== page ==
At this point, I was gassed and tired but had a few days at home before heading back out to Eugene, Oregon for the Track & Field World Championship with Sam, Cici Lyons, Eric Favors, and Alex Rose.

I had two discus throwers make the finals. Sam got 10th and Alex got 8th. Alex is the first Pacific Islander to ever make the world championship finals in the deepest field! Alex’s mark would have had him medaling in 2015. Speaks to the elevation of the sport since then.

Alex’s whole family was out there to see him in Eugene. Making the finals, Alex was super emotional. It puts things in perspective. Those experiences you have with athletes are incredible. Hugging an athlete when they make the world finals is an phenomenal experience you never forget.

I learned that Garage Strength has arrived and is making finals. The next goal is to win medals.

Trip 7

With an almost immediate turnaround, I’m now off to Pan-Am Championships for weightlifting. I had 18 hours at home before heading out. I flew directly to Bogota. My grandmother had just passed away. Death, travel, and being away from my family were HARD.

I was struggling emotionally but made it a point to focus on the moment and be as present as possible for Jake Horst and Haley Reichert while there. Dealing with emotions is a substantial struggle. Time away and the sacrifices made require you to find a balance between work, family, and business.

My athletes handled it incredibly well. I did a decent job, but what they did was uncanny. Haley Reichert won gold in the total, defeating one of the best weightlifters in the entire world. Haley has now won 2 Pan-Ams in a row. Jake hit is 2nd best total ever. Both qualified for the world team.

It also happened to be my 3rd time around Pyrros. Again, the lesson is focusing on what you can control and what you can impact.

Trip 8

Five-day break and then off to England for the Commonwealth Games. I had Cici, Alex, and Obiageri Amaechi competing in Birmingham. I thought 2 out of the 3 of them could medal. It was pretty stressful.

Alex qualified for the finals the day before Cici and Obiageri competed. Cici went out in the last rounds and throws BOMBS!!! The competition was hers. She found her stride and ended up winning gold. A GOLD MEDAL!!!! A COMMONWEALTH GAMES CHAMP!!!!! Top 2 or 3 coaching experiences of my career.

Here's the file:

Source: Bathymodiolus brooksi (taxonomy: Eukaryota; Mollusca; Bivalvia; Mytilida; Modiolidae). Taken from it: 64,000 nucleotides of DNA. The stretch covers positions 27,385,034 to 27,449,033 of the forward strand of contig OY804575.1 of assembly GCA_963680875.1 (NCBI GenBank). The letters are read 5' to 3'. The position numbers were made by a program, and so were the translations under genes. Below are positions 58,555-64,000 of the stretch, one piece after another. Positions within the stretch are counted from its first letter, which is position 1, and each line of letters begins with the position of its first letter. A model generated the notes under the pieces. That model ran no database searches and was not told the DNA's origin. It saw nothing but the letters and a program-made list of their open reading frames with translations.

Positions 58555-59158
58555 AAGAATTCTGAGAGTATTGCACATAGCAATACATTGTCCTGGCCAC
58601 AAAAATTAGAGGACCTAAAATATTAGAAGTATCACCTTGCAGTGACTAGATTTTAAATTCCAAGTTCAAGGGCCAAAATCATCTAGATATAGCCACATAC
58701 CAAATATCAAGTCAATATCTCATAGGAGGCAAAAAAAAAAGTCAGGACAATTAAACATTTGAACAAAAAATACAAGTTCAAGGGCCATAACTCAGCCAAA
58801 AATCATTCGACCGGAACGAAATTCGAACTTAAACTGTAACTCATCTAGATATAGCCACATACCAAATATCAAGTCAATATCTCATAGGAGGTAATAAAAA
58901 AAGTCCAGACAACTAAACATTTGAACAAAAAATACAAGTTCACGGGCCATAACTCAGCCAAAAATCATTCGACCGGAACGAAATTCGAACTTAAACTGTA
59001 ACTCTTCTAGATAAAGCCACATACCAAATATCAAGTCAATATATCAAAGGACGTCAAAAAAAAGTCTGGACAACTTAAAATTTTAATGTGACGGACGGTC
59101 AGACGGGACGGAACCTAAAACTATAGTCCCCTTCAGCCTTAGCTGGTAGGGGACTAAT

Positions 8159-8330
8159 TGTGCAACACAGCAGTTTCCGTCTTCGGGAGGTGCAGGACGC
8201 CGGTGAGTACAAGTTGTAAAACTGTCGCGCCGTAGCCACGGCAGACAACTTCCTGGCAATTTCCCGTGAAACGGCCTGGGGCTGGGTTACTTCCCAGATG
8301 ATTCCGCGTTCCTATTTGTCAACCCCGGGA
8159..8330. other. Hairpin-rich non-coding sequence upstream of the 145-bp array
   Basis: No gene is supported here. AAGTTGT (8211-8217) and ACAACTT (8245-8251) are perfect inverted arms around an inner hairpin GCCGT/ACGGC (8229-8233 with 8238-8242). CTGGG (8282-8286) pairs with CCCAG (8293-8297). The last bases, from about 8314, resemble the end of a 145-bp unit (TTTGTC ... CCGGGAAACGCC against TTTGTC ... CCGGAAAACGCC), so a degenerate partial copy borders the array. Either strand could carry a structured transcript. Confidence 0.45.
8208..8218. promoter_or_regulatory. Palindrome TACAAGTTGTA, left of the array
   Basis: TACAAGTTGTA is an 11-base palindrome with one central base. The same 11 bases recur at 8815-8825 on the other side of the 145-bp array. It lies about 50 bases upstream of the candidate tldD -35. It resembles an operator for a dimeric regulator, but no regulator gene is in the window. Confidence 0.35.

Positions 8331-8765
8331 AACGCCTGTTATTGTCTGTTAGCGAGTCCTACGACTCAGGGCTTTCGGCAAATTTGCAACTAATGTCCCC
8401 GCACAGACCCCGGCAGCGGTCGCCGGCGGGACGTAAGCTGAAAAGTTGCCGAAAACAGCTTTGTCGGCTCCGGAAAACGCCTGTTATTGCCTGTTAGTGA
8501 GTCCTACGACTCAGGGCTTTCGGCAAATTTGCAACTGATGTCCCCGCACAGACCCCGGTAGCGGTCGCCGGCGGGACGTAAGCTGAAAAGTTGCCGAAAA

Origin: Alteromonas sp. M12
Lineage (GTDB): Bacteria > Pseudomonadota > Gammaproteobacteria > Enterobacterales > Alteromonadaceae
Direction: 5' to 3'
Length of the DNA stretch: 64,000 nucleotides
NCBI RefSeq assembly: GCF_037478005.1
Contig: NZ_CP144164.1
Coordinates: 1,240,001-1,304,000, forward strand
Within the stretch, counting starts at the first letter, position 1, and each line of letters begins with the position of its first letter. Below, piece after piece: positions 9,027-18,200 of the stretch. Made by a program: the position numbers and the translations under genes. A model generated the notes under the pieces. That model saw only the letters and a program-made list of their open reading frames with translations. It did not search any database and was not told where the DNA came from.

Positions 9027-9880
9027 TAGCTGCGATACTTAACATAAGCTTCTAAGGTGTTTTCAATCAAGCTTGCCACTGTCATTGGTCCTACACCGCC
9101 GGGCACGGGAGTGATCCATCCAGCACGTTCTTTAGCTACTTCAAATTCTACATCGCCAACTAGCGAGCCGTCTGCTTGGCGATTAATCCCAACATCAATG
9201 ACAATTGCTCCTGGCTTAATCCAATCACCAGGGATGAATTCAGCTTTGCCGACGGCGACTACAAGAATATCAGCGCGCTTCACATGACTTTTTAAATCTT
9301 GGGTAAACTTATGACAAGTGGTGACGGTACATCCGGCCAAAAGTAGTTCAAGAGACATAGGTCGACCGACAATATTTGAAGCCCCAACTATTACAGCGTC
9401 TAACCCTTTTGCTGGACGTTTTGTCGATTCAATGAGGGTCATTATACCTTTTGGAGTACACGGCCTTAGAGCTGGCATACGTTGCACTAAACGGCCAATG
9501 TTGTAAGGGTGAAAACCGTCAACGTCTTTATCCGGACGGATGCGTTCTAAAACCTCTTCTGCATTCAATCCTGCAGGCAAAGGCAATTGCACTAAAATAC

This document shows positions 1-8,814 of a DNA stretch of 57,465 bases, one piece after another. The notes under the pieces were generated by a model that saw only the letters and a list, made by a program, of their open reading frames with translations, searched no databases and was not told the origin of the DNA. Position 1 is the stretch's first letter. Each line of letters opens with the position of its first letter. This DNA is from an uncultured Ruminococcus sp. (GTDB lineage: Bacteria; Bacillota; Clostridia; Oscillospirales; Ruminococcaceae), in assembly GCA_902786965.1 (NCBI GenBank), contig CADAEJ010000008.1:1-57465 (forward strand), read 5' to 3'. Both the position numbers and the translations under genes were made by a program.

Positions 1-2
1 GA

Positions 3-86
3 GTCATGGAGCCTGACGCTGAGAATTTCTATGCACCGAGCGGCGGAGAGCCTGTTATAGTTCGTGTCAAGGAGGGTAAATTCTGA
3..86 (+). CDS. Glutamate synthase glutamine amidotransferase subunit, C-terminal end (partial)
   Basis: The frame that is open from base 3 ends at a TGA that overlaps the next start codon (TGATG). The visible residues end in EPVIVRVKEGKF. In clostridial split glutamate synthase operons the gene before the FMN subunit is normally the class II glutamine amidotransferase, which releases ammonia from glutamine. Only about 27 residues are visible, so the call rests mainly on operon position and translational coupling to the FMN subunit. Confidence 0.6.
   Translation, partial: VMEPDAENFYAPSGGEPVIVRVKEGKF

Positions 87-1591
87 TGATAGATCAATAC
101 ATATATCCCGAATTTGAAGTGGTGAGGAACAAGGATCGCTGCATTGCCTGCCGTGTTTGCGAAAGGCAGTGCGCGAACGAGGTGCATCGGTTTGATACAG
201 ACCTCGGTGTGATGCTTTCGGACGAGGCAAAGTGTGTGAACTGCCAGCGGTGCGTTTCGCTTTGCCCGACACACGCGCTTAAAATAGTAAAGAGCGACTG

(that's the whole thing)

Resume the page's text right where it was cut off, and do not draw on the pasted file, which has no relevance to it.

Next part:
Oh yea, Obi ended up taking 3rd. We already had two medals.

In the finals, Alex came in fourth. Misses the medal spot by 2 centimeters. That was hard. I have never seen Alex so pissed. I didn’t know how to talk to him or how to comfort him or how deal with him. This is where it comes back to you preparing as hard as you possibly can. He is going to come back more motivated than ever.

Trip 9

FINALLY! I got almost 4 weeks of rest and being home. But I wasn’t done. I headed to Zurich for the Diamond League final. The experience with the athletes is what motivates me. Seeing them achieve their goals is incredible.

I went with Sam. Only 6 athletes compete. 

As we prepped, we made some key technical audibles that paid off huge. Sam ends up throwing huge with a 4th place finish. He then leaves Zurich two days later, goes to Zagreb, throws 67 meters, and hits the world standard to qualify for next year.

Sam can compete after an 8 week's layoff. We are still trying to get better. 

Recap

It all comes back that sports that are Olympic best, there is not a lot of funding. Your support with the YouTube channel and support buying products is huge. It helps us develop content and helps us share information. Because of all of you, dreams become reality. You inspire a hard work ethic and a platform for that shared journey.


Constant improvement, constant reflection, and constant growth allow you to have more stories, more journeys, and more experiences. 


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Yo, It's Dane

Welcome to the Garage Strength Blog, where it is my goal to provide you with the experience and knowledge I've gained in the strength and conditioning world over many years of learning from both successes and failures. I train elite-level athletes in a multitude of sports from the high school to professional levels, already producing 5 Olympics and 30+ National Champions. If you want to be the next champion I train, check out my strength programs below!